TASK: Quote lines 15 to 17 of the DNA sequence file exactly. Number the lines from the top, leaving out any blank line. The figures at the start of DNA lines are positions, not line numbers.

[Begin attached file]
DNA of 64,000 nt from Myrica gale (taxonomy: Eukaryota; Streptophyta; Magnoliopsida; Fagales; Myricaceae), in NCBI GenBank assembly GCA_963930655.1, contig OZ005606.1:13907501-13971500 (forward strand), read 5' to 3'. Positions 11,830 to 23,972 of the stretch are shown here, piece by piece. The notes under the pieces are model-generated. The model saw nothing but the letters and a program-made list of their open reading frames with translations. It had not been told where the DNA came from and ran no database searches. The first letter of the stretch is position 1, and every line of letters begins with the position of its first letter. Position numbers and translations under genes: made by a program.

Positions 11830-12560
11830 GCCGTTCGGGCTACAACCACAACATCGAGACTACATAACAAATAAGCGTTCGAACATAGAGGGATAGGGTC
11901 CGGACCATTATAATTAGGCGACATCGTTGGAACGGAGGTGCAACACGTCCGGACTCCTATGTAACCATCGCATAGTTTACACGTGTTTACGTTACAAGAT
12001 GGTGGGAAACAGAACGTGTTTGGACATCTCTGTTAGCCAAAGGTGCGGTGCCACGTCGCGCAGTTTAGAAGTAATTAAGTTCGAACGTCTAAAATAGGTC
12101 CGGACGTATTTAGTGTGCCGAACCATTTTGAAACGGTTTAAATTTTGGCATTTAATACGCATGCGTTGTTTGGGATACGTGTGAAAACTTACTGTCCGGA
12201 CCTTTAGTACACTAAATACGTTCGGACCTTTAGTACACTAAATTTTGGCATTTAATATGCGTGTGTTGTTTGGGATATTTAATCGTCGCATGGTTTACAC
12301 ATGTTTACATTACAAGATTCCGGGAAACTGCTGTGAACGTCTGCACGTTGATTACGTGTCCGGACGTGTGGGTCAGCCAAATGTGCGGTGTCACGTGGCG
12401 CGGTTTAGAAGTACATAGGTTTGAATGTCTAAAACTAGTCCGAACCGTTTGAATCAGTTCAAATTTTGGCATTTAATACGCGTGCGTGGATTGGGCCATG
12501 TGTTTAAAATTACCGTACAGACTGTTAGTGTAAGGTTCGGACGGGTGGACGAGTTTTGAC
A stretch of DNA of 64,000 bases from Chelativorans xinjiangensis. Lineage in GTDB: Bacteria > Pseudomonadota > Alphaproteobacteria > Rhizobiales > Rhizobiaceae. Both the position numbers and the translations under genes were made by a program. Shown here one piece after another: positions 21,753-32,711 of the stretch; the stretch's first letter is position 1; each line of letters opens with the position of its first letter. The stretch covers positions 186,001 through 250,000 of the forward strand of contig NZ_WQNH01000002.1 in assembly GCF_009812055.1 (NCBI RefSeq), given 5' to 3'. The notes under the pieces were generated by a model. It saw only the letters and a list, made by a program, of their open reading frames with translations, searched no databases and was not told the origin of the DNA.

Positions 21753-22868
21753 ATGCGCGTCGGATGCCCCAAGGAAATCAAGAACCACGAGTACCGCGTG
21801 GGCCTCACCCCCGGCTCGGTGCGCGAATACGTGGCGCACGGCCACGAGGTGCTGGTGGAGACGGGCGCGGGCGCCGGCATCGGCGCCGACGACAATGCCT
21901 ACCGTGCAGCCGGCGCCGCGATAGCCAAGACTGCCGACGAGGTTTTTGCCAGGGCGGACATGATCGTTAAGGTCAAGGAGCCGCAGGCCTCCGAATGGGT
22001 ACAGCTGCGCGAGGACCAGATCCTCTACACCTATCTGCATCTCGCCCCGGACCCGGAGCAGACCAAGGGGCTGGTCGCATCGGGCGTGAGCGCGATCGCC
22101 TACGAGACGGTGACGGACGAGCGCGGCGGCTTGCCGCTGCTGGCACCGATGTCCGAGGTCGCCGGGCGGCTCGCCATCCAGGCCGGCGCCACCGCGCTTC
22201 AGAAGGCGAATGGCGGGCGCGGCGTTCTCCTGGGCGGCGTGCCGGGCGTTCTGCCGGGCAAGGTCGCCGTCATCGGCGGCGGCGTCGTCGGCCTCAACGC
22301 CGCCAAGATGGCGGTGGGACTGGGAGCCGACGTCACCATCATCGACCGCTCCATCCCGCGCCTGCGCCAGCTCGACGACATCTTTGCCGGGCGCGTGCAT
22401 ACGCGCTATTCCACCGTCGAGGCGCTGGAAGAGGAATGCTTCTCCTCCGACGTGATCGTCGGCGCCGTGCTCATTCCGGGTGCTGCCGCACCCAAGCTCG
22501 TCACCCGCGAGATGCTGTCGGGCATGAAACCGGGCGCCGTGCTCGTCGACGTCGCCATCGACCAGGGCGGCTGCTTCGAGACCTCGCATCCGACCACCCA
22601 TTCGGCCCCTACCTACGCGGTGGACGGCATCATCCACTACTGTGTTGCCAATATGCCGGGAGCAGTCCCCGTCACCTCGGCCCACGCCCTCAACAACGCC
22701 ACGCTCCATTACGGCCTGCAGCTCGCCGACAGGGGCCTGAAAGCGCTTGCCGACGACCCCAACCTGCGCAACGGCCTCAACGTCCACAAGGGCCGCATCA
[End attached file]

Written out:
21901 ACCGTGCAGCCGGCGCCGCGATAGCCAAGACTGCCGACGAGGTTTTTGCCAGGGCGGACATGATCGTTAAGGTCAAGGAGCCGCAGGCCTCCGAATGGGT
22001 ACAGCTGCGCGAGGACCAGATCCTCTACACCTATCTGCATCTCGCCCCGGACCCGGAGCAGACCAAGGGGCTGGTCGCATCGGGCGTGAGCGCGATCGCC
22101 TACGAGACGGTGACGGACGAGCGCGGCGGCTTGCCGCTGCTGGCACCGATGTCCGAGGTCGCCGGGCGGCTCGCCATCCAGGCCGGCGCCACCGCGCTTC